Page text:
Anne taught art at a co-ed intermediate school, and had felt so intimated by the critical actions and words of a senior staff member as to become extremely stressed . She couldn’t sleep, was off her food, and the atmosphere at work became so bad that she had to take time away from the job, and the students she loved so much.

And so when she came to me in this state, I listened as always, gently probing her early life for similar episodes with authority figures. We shared stories how our fathers had both served in wars, but wouldn’t talk much about their traumatic experiences.  We talked about holding the sadness and grief of previous generations – and of course their joys. We devised a plan that involved friends, emotional freedom techniques, and acupuncture with the idea that Anne would be able to resume her work, despite the continued presence of her senior work colleague.

For weeks all went well – I offered to communicate with the senior administration staff about her progress, if Anne felt this would help. Along the way, Anne had told  them about her version of PTSD.

It was clear though on talking to the school that this diagnosis was unwelcome. I explained that the only reason for making any diagnosis was  that planning could take place, and hopefully a cure elicited. I explained that already there were signs that Anne was feeling better, and would be able to return to work in the near future.

But no, for the school administration this diagnosis rang alarm bells.

They requested a report from me, together with an explanation of the theories I have alluded to in this blog.

They also requested that Anne saw a psychiatrist –  a decision which Anne felt duty bound to accept. The consultation took place – by this time Anne was already feeling better.

The psychiatrist’s report: no evidence of PTSD according to the current Diagnostic and Statistical Manual of Mental Disorders (DSM). There was some reference to to ‘alleged bullying.’  But my – our – diagnosis was well and truly overruled .

So here’s the thing. There are diagnoses for healing, and diagnoses for other reasons. Legal reasons. Liability reasons.  Political reasons.

Other people’s reasons.

It is my firm opinion that using the criteria of a DSM diagnosis to dominate one’s assessment of someone suffering from emotional disorders is fraught with problems.It represents at best a flawed attempt to define a complex condition in linear terms. Helpful maybe for research papers, but potentially dangerous in the wrong hands. The act of defining a sensitive’s being’s  state of health by an authority figure in this way, could cause compounding stress on the sufferer – sadly I have witnessed this scenario all too often in recent years.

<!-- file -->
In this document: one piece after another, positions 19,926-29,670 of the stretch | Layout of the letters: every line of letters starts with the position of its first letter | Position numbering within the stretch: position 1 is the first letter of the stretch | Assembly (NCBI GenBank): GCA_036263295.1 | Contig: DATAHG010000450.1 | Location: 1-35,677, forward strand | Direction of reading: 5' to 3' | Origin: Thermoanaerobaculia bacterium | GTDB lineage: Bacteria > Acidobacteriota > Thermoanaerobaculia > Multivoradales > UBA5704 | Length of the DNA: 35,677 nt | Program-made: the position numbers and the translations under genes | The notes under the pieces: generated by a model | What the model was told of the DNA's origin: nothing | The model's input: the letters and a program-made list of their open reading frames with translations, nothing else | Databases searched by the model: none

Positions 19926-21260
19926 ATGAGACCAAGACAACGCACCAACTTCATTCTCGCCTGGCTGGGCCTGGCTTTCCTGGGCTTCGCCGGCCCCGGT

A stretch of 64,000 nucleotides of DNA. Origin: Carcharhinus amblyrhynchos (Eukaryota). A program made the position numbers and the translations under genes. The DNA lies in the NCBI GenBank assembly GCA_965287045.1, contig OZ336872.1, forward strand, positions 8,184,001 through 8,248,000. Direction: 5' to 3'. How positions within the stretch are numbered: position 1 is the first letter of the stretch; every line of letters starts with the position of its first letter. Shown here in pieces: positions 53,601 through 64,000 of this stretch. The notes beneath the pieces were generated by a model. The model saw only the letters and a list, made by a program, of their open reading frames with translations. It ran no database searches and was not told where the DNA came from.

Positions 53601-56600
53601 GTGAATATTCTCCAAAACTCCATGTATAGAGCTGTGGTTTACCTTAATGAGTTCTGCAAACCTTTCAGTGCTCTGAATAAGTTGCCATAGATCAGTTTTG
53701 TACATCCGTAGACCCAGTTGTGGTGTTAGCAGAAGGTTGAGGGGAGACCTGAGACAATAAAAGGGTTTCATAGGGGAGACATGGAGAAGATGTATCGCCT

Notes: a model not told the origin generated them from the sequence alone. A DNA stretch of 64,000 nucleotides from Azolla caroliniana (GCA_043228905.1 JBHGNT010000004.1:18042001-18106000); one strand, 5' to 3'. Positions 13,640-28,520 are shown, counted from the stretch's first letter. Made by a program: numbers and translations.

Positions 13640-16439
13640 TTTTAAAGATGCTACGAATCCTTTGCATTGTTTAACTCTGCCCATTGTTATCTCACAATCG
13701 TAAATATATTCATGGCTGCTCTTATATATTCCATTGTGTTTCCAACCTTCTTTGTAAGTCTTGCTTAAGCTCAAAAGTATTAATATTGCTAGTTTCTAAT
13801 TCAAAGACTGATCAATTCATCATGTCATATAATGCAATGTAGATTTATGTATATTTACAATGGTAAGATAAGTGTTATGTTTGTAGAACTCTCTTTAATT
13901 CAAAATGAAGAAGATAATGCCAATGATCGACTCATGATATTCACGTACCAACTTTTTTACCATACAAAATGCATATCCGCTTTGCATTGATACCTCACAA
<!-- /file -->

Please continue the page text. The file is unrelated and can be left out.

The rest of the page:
Such assessments should only be performed by health professionals who understand this, and have some conscious awareness on the roles empathy and intuition play alongside their analytical skills.

So it seems my diagnosis was ‘wrong’ according to the official specialist endorsed tick list. It has been rejected by the authorities. So the school administration is no doubt relieved.

And Anne – yes she is feeling better, and not panicking in the presence of her nemesis. She is sleeping well, and her students are delighted she is back.

And I  have a feeling her ancestors are feeling better too.

 

 

Authentic vs Authoritative Medicine Pt 1

1 Jul

Image

I keep landing myself in trouble with the authorities. Let me explain.

I have always believed that the person seeking my help is the important one. So it is important and much simpler for me to devote my time and energy in helping that person achieve better health in the quickest and most economical way possible. Sometimes pills do this – for instance antibiotics for a bladder infection – and sometimes it is just listening. Sometimes something else.

In the early 80s, I started to use acupuncture for this very reason – what could I do in 20 minutes that would achieve this goal, and at the very least not make matters worse? After over thirty years I am still doing acupuncture – often with the same points and techniques I used at the start. In contrast, I have seen many many drugs come and go, as they have either proved unsafe for human consumption, or have been superseded by their latest model as their patents ran out.